• “Apple will launch a mobile phone in January, and it will become available during 2007. It will be a lovely bit of kit, a pleasure to behold, and its limited functionality will be easy to access and use. The Apple phone will be exclusive to one of the major networks in each territory and some customers will switch networks just to get it, but not as many as had been hoped. As customers start to realise that the competition offers better functionality at a lower price, by negotiating a better subsidy, sales will stagnate. After a year a new version will be launched, but it will lack the innovation of the first and quickly vanish. The only question remaining is if, when the iPod phone fails, it will take the iPod with it.” – Bill Ray, The Register, December 26, 2006
• “The economics of something like [an Apple iPhone] aren’t that compelling.” – Rod Bare, Morningstar analyst, December 08, 2006
• “Apple is slated to come out with a new phone… And it will largely fail…. Sales for the phone will skyrocket initially. However, things will calm down, and the Apple phone will take its place on the shelves with the random video cameras, cell phones, wireless routers and other would-be hits… When the iPod emerged in late 2001, it solved some major problems with MP3 players. Unfortunately for Apple, problems like that don’t exist in the handset business. Cell phones aren’t clunky, inadequate devices. Instead, they are pretty good. Really good.” – Michael Kanellos, CNET, December 07, 2006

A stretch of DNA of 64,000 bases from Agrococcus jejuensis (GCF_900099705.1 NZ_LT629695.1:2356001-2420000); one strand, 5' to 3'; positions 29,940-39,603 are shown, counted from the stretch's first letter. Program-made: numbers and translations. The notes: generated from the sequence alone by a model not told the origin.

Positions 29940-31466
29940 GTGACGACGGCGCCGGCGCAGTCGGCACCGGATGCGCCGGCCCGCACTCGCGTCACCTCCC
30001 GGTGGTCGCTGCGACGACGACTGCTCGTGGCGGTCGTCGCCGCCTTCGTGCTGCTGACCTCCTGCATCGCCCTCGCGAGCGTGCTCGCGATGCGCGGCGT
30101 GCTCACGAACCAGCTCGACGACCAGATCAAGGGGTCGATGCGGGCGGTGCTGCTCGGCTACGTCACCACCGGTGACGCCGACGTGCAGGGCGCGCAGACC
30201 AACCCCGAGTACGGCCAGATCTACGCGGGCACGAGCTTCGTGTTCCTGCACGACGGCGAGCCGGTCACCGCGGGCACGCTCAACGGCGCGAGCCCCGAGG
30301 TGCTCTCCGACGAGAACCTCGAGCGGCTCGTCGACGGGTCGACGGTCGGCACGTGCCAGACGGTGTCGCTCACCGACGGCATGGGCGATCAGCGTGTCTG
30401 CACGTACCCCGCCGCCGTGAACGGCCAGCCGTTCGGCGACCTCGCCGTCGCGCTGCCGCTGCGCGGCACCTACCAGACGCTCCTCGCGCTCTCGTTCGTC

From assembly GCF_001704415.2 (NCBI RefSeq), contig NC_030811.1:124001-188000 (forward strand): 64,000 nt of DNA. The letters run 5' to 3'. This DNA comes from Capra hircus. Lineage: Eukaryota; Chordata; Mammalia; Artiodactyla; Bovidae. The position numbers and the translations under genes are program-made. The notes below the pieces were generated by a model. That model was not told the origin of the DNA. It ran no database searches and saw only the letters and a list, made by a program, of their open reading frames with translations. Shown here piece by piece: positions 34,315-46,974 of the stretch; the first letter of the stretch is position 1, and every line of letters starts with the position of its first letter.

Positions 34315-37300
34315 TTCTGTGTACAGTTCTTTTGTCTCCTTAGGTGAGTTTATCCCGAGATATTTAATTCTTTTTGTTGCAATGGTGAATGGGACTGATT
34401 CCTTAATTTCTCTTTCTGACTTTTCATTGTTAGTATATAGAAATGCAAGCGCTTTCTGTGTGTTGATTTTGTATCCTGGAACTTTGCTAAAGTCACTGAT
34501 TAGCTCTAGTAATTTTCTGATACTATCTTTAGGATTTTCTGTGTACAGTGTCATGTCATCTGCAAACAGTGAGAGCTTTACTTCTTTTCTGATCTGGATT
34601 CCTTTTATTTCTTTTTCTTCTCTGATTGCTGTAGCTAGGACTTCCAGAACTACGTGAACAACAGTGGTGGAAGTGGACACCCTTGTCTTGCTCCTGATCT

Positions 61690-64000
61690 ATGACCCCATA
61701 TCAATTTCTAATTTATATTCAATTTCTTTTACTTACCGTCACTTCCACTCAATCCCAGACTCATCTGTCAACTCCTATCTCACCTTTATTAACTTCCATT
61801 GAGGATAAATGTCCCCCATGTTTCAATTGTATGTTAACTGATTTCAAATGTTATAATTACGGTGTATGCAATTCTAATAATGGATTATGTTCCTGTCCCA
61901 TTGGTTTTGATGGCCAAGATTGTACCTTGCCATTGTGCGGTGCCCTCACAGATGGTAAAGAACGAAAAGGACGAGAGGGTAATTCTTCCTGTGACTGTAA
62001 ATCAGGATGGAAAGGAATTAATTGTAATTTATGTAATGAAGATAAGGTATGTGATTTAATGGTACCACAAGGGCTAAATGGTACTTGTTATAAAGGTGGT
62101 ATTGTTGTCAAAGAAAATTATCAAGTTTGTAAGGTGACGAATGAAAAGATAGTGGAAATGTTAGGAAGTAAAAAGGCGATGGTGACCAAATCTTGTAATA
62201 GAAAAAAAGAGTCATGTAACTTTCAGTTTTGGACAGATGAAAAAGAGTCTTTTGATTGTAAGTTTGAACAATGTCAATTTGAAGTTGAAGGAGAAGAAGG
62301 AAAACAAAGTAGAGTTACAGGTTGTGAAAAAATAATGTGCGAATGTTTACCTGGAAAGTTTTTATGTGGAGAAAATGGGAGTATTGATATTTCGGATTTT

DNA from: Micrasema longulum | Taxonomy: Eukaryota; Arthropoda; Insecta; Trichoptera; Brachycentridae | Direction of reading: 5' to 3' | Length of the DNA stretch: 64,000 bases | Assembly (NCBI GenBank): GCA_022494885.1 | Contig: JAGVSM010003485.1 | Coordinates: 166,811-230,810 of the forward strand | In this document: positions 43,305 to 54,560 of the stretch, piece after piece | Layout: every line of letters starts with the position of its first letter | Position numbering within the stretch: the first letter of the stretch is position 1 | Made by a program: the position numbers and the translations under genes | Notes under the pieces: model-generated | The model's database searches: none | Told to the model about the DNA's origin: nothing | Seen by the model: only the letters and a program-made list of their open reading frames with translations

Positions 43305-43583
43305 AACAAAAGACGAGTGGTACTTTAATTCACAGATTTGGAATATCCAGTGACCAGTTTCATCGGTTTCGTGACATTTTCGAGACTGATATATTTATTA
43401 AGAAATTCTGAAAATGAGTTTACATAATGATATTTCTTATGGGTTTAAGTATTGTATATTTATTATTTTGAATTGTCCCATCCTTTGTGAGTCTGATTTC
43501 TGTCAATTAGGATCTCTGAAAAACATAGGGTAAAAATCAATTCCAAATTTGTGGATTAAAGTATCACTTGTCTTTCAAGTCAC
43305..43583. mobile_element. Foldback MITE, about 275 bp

• “We’ve learned and struggled for a few years here figuring out how to make a decent phone. PC guys are not going to just figure this out. They’re not going to just walk in.” – Ed Colligan, Palm CEO, November 16, 2006
iPhone really did change the world.
Federal government taking credit for inventing the iPhone because they funded research that led to the parts and materials used in the iPhone is like parents taking credit for inventing the iPhone because they paid for the engineer son working at Apple.
I do not discount how federal funds are behind many areas of research done at universities and other facilities but to state that federal funds did the inventing is atrocious. With that said lets consider the amazing inventions that government never had a part in that changed the world. Johannes Gutenberg's printing press or Oliver Evans who invented the first refrigeration machine, are examples.